Date: 
Friday 17 November 2017

The Australian Human Rights Commission welcomes today’s findings of the Royal Commission into the Protection and Detention of Children in the Northern Territory, 18 months after details emerged of the disturbing mistreatment of children in the Don Dale Youth Detention Centre.

The Royal Commission’s report makes broad findings across the juvenile justice and child welfare areas, calling for changes to detention facilities and practices, stressing the need for responses that are trauma informed and rehabilitative rather than punitive.

Greater community engagement and diversionary mechanisms were also key features of the Report, an approach which was endorsed by Social Justice Commissioner June Oscar.

Commissioner Oscar said that these were important steps for the protection of all children in the Territory, but particularly for Aboriginal children who continue to be overrepresented in both the care and justice systems. This approach is urgently required to prevent Aboriginal children from becoming further entrenched within these systems, Commissioner Oscar said.

Commissioner Oscar also thanked members of the Aboriginal community who gave their time and energy to the Commission process, arguing that they would be central to the implementation of the report’s recommendations. In particular, Commissioner Oscar acknowledged the bravery of young people who shared their experiences in the hope of improving outcomes for other children and young people.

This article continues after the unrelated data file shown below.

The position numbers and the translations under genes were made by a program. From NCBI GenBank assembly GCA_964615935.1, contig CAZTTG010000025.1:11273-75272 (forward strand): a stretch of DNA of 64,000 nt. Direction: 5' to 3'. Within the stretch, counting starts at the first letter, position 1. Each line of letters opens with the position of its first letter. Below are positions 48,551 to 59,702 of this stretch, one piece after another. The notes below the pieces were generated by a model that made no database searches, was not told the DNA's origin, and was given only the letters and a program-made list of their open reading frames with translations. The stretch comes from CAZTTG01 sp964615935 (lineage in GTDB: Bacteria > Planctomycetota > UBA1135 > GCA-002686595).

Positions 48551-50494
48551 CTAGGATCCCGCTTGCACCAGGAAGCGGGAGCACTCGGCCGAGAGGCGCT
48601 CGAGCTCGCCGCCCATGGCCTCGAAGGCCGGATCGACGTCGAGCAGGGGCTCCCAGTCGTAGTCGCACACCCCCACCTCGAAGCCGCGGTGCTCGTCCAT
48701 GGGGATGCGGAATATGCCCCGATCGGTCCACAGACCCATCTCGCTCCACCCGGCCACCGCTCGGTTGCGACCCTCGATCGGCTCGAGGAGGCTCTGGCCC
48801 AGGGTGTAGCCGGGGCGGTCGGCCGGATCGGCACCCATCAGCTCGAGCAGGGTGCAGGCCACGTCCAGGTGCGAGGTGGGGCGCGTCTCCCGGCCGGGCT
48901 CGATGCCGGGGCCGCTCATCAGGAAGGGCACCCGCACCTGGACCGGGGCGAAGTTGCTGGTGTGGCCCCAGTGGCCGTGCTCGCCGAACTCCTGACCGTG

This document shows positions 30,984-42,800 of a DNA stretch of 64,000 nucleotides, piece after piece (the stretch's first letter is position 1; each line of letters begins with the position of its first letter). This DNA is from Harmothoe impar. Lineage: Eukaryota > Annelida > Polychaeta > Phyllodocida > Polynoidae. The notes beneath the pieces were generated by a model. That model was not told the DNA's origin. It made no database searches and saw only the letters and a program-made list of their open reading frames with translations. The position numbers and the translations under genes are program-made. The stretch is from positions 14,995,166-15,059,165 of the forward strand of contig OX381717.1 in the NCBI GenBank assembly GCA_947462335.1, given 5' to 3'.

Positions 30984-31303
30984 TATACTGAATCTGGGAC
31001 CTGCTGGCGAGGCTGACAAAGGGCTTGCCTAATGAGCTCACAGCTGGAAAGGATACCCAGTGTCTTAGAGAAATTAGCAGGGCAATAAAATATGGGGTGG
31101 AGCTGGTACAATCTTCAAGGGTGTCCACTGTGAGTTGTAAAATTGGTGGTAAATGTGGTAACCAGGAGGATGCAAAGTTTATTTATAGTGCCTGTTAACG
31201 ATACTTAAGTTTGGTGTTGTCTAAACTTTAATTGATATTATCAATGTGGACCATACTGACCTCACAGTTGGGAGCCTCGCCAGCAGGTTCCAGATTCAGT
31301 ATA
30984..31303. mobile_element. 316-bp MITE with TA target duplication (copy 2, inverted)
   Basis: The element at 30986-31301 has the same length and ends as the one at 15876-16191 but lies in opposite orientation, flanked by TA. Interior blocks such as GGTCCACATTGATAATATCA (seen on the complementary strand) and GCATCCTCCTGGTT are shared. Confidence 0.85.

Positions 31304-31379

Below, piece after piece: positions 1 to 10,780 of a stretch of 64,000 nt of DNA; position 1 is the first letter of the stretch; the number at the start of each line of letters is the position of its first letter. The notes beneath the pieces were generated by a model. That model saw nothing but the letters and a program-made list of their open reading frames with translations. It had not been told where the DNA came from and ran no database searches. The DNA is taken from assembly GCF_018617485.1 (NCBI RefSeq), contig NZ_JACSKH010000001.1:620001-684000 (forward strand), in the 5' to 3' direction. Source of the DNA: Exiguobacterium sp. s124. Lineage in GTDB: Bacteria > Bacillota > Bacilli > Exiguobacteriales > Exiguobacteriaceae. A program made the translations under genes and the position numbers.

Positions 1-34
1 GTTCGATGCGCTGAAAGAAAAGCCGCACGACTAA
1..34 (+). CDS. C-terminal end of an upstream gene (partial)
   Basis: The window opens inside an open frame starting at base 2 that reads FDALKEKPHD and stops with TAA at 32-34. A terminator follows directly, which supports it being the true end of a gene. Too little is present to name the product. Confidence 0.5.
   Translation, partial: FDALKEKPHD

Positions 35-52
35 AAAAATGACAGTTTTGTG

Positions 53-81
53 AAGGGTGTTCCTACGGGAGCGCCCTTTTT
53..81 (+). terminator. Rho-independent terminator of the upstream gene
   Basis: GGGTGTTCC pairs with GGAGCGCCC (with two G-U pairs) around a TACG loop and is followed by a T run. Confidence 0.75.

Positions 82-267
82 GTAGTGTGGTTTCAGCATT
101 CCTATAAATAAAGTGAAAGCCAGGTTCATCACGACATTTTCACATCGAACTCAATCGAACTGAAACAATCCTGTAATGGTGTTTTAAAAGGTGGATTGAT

The National Children’s Commissioner, Megan Mitchell, who gave evidence to the Royal Commission last October, praised the Report, saying that it represented an important milestone for reforming institutions that are tasked with the protection of children.

“Institutional cultures that normalise the abuse of power, especially when it involves children, need to be eradicated,” said Commissioner Mitchell.

She said that while it echoed longstanding calls for early intervention and family support approaches, it also provided crucial detail about how to operationalise this in the Northern Territory.

“It is important that both the Northern Territory and Federal Governments now work together to take these recommendations forward, in order to achieve real change and drive better outcomes for children and families,” said Ms Mitchell.

The Report provides significant evidence of the failures of the Northern Territory system and detailed the changes that were necessary to bring these institutions into line with international standards. Responding to these findings, Human Rights Commissioner Ed Santow said this Report adds further urgency to the Australian government’s commitment to ratify the Optional Protocol to the Convention Against Torture (OPCAT) by the end of 2017.

“This report must be the catalyst for change for places of detention across the country,” said Commissioner Santow.

“OPCAT can help all federal, state and territory governments identify problems in detention early, and find practical solutions to ensure the basic rights of all Australians are protected.”

Media contact: Sarah Bamford 0417 957 525
Sarah.bamford@humanrights.gov.au